Land is being taken without compensation, and Jewish-only housing is being built, which Palestinians, even if they had the money, are not allowed to buy. Buttu explained that an Israeli demographic majority was maintained first through population moves and land division, and today it is by means of containment policy and the Wall, isolating people in certain areas and denying economic sustenance and resources, like water. A question she says we must ask is “how is it that Israel gets maximum control of land and minimum responsibility” for an entire population?
A recent Johns Hopkins study determined that 20% of all deaths of Palestinian children aged below one year happened due to the Wall, which prevents Palestinian access to doctors and hospitals.
The international community, by not enforcing international laws against Israeli land seizures, has effectively rewarded such actions and bought more time for continuing the benign-sounding “settlement process.”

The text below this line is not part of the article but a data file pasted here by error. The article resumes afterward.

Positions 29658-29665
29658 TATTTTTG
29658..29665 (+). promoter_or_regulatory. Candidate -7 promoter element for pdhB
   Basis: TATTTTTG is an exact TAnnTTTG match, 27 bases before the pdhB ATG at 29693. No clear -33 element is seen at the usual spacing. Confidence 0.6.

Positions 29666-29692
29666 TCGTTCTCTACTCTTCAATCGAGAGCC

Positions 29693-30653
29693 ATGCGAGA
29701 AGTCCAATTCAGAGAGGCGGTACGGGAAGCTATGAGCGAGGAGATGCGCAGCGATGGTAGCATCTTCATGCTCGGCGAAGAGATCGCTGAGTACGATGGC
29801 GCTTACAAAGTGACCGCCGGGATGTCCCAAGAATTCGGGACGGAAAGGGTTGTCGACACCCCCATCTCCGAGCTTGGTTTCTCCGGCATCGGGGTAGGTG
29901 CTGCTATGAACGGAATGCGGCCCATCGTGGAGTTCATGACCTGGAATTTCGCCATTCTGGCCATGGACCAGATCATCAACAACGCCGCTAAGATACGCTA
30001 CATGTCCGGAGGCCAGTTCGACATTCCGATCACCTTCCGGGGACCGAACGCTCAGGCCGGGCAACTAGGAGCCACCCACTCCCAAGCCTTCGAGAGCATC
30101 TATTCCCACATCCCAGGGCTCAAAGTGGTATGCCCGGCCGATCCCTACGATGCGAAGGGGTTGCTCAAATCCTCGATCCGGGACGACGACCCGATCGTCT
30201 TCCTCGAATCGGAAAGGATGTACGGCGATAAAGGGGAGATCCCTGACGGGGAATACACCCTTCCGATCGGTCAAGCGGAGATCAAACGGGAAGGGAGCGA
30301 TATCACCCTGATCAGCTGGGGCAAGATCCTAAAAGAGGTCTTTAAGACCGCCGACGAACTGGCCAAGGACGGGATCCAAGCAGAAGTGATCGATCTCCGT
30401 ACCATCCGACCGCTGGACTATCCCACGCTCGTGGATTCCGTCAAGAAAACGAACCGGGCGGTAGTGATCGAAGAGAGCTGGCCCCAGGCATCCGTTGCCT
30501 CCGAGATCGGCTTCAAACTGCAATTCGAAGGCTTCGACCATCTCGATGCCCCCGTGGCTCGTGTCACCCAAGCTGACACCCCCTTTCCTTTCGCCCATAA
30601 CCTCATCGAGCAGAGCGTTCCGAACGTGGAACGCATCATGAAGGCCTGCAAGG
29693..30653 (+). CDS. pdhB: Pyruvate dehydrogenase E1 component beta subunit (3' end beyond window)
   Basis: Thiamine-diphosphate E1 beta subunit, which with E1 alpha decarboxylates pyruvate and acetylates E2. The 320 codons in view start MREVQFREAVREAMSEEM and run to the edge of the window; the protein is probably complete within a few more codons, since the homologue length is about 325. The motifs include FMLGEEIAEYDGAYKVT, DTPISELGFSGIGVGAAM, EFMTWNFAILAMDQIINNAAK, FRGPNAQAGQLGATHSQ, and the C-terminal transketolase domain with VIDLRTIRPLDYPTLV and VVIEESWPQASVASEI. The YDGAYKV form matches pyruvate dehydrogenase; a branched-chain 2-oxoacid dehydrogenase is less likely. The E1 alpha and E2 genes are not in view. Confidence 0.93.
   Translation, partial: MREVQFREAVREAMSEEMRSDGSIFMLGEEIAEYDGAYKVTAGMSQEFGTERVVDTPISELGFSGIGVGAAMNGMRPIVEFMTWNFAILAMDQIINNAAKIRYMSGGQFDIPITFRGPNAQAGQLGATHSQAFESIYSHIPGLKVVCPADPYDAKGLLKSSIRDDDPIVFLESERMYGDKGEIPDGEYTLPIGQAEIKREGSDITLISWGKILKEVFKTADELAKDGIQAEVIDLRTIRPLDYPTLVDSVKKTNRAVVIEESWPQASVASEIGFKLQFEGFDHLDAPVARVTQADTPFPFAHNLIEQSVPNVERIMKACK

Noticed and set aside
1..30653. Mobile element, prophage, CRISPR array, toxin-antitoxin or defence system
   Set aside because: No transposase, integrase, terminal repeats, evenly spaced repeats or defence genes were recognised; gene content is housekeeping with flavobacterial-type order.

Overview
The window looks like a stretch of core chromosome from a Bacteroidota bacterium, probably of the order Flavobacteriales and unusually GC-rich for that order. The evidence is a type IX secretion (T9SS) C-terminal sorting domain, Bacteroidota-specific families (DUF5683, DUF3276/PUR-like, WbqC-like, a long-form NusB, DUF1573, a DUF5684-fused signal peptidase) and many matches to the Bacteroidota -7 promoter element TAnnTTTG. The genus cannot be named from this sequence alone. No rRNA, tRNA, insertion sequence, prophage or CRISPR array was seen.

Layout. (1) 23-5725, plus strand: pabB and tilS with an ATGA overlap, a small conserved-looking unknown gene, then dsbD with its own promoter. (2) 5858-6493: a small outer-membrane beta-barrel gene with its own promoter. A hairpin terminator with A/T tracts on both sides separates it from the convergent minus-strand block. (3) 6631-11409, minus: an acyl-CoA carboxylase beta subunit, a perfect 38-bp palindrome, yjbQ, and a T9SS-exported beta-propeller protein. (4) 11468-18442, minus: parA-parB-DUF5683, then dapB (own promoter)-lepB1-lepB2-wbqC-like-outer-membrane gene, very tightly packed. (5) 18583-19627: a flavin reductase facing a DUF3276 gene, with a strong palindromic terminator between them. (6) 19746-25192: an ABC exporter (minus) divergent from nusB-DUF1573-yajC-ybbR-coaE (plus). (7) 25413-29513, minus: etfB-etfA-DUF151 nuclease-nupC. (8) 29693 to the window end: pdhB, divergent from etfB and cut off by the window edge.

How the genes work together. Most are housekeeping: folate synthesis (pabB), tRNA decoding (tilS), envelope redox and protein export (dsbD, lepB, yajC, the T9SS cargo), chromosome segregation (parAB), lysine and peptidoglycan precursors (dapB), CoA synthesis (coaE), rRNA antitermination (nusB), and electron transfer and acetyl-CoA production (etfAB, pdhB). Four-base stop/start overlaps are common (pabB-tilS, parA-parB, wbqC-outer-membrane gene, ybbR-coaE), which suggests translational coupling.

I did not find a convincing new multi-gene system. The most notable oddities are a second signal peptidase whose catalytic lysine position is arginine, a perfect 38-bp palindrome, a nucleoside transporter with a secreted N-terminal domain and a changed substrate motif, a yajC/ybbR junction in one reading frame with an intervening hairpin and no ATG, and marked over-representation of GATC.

Resistance, Progress, Divestment
Eyewitness Huwaida Arraf of ISM showed footage of Palestinians peacefully demonstrating in an olive grove, confronted by an armed Israeli military who fired upon them with rubber bullets, threw deafening sound grenades and tear-gas canisters, and wielded batons upon defenseless huddles of women, children, and men – young and old. When the injured were carried into an ambulance, the Israeli soldiers tossed tear gas inside.
Arraf and Barghouthi pleaded with participants to come and be eyewitnesses to the daily horrors of occupation.
The conference concluded with emphasis on the many practical steps that can be taken in the fight for justice. These steps include: eyewitness trips to the Occupied Territories (here, through the Michigan Peace Team), waging the divestment campaign already begun by the Presbyterian Church, as in the South African experience, specifically against Caterpillar, mounting a campaign against the Apartheid Wall in support of the International Court of Justice and establishing Sister City projects.
To learn more about these and other activities, contact the Palestine Office Michigan at 313.945.9660, or the Michigan Peace Team at 517.484.3178
Author Simone Sagovac is an activist and attended the conference as a representative of the Palestine Office